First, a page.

At 15, it seems unlikely Priya Prabhakar would know much about college.
But the rising high school sophomore has already taken six college courses from some of America's best universities, earning high marks in everything from poetry to computer programming.
Prabhakar, from Chennai, India, is one of thousands of students across the globe taking massive open online courses. And she can't get enough of them.
"I'm a curious person," says Prabhakar, who has already signed up for at least four more courses. "I have interests in many different fields and subjects." As a student contemplating her future career, she says MOOCs are great at fulfilling her curiosity about a variety of topics.
[Learn the basics of MOOCs.]
For decades, American-style higher education was out of reach for millions of international students. But now, thanks to MOOCs, students no longer have to hop on a plane and pay thousands of dollars in tuition to get a taste of the U.S. college experience.
Acing a MOOC won't help you earn a U.S. degree – yet. Most American universities won't accept transfer credit for the courses.
But that doesn't mean the classes aren't worthwhile. MOOCs can still inspire people, lead to additional job skills and impress future employers or admissions deans, experts say. Below are several reasons why international students might consider taking a MOOC.
1. The courses are free. To take a course from a world-renowned Harvard professor in the past, students likely would have had to shell out thousands of dollars. These days, students can watch that same professor lecture and follow his syllabus without spending a dime.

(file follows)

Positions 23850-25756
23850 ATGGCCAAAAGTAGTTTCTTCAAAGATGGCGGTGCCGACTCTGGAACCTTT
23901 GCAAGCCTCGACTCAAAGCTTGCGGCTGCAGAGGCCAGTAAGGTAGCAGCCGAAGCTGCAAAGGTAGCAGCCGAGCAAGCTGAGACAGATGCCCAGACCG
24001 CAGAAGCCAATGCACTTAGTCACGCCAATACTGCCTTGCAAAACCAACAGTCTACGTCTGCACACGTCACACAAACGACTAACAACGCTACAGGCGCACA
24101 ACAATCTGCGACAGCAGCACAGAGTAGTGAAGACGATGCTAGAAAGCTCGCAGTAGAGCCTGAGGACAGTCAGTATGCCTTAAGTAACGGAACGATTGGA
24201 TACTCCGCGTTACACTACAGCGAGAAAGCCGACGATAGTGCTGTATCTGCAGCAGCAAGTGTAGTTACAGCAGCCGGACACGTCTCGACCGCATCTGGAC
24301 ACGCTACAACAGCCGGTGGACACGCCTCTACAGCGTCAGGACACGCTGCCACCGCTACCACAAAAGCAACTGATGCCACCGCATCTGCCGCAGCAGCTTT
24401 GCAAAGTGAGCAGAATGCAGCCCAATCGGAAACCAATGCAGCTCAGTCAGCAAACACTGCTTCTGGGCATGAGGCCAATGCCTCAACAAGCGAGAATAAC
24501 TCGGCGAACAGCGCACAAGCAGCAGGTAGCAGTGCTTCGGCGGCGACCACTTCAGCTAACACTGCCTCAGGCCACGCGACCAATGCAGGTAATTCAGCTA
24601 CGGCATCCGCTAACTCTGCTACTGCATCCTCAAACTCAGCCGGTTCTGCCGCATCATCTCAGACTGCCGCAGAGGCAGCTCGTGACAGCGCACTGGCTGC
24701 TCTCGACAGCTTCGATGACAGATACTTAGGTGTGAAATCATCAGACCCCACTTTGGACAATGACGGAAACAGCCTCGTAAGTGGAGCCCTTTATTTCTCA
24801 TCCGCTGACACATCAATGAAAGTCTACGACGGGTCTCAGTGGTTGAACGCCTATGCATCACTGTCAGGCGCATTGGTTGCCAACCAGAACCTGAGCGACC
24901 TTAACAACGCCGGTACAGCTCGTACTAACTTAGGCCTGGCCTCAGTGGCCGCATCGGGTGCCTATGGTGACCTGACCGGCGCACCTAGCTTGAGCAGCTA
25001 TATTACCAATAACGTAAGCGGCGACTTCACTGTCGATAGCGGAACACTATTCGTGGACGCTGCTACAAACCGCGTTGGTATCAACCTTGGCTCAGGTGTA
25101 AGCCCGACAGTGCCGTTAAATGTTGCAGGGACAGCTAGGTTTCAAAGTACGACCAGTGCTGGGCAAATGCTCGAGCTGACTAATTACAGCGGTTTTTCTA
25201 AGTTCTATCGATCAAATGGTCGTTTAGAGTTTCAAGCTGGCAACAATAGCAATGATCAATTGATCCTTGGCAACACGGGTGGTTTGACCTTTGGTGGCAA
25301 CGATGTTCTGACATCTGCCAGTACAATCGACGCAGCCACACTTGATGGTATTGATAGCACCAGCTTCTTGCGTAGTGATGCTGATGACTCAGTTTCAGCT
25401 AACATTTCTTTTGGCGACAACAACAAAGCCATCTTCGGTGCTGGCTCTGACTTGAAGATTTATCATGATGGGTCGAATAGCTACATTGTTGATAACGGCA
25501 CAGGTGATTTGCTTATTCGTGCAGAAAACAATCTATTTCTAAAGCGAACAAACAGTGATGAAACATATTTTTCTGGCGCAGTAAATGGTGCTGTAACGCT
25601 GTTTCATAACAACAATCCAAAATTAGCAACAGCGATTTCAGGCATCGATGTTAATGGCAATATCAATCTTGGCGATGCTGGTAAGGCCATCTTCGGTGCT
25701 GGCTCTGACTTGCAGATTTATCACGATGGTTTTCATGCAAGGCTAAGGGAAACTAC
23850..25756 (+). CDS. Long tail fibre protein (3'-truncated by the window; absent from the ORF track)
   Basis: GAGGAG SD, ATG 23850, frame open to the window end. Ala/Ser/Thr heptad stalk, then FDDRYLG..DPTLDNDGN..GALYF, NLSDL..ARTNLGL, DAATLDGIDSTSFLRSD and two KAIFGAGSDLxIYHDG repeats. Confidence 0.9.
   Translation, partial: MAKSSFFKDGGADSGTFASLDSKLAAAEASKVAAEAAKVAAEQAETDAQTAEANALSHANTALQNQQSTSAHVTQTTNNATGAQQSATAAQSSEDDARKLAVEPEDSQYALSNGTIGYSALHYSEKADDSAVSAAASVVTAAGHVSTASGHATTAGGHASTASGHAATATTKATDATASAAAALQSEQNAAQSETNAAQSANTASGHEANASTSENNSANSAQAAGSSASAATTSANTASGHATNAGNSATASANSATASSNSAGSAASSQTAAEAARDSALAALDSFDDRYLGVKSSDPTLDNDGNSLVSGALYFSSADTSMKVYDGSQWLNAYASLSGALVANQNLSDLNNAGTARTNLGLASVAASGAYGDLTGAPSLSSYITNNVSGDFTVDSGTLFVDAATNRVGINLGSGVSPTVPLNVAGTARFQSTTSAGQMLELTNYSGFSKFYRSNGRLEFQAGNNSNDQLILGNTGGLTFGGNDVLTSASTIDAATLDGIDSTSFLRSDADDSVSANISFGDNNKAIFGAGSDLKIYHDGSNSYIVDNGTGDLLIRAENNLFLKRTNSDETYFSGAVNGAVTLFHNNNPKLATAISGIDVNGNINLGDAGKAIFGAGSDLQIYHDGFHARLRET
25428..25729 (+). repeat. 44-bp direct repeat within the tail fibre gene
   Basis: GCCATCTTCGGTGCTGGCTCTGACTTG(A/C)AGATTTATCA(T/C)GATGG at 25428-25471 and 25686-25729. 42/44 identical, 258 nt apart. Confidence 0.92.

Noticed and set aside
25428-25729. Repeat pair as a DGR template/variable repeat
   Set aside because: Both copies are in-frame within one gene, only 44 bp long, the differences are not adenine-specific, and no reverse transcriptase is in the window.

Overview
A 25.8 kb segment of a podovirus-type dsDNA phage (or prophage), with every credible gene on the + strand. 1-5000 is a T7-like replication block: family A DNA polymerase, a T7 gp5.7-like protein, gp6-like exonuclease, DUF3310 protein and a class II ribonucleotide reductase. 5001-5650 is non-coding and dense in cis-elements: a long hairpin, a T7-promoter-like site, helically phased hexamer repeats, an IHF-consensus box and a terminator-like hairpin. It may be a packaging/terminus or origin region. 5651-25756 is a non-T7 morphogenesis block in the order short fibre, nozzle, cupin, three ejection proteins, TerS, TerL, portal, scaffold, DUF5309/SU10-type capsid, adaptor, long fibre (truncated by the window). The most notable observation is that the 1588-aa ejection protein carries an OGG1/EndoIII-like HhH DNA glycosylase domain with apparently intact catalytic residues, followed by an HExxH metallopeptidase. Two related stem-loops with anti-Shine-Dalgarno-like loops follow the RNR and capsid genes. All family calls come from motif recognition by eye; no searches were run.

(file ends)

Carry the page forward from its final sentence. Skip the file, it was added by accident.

Students should note, though, that some MOOC providers charge fees to students who want to earn a certificate showing they successfully completed the course or to take a test proving their mastery.
2. The courses may be in your native language. Most MOOCs are offered by American professors and taught in English. But that is quickly changing.
"MOOCs are increasingly an international phenomenon," says Andrew Ng, cofounder of Coursera, the largest of the MOOC providers.
About 60 percent of Coursera's students are from outside of the United States. To keep that figure high and growing, Ng says the company is always looking to expand its offerings.
In the last few months, Coursera has added a limited number of courses taught in Italian, German, Chinese, French and Spanish.
Leaders of edX, another one of the major MOOC providers, have said they plan to offer more classes in different languages in the future, though English is the sole language now. Udacity, the third major player, states on its website that its courses offer subtitles in many different languages, including Spanish, Chinese, French and Portuguese.
3. MOOCs can inspire. Some international students take MOOCs simply for the joy of learning.
[Discover tips for studying in the United States.]
Tamara Duli, a Serbian undergraduate student at the International University of Novi Pazar studying English language and literature, says she's taken four Coursera classes on poetry, Greek and Roman mythology and other topics – just for her own enrichment.
Although the course work can be a bit much to handle on top of her regular school assignments, she says the classes are worth it in terms of the knowledge and inspiration she's gained.
"I have already enrolled in nine other courses," she wrote in an email. "I became utterly addicted. I just hope I'll manage them all."
Students such as Duli who are stirred by MOOCs may go on to do great things for their countries and communities, says Paul Corey, president of science, business and technology at Pearson, an education services company.
"If MOOCs could spark in a student a fire in a subject they know nothing about, it might lead to a resolve to overcome challenges of financial or geographic barriers," he says.
[Explore online programs for international students.]
4. MOOCs can impress a future employer or admissions dean. "I'm seeing my students use MOOCs for their college applications," says Ng of Coursera. "College admission officers are starting to take it very seriously."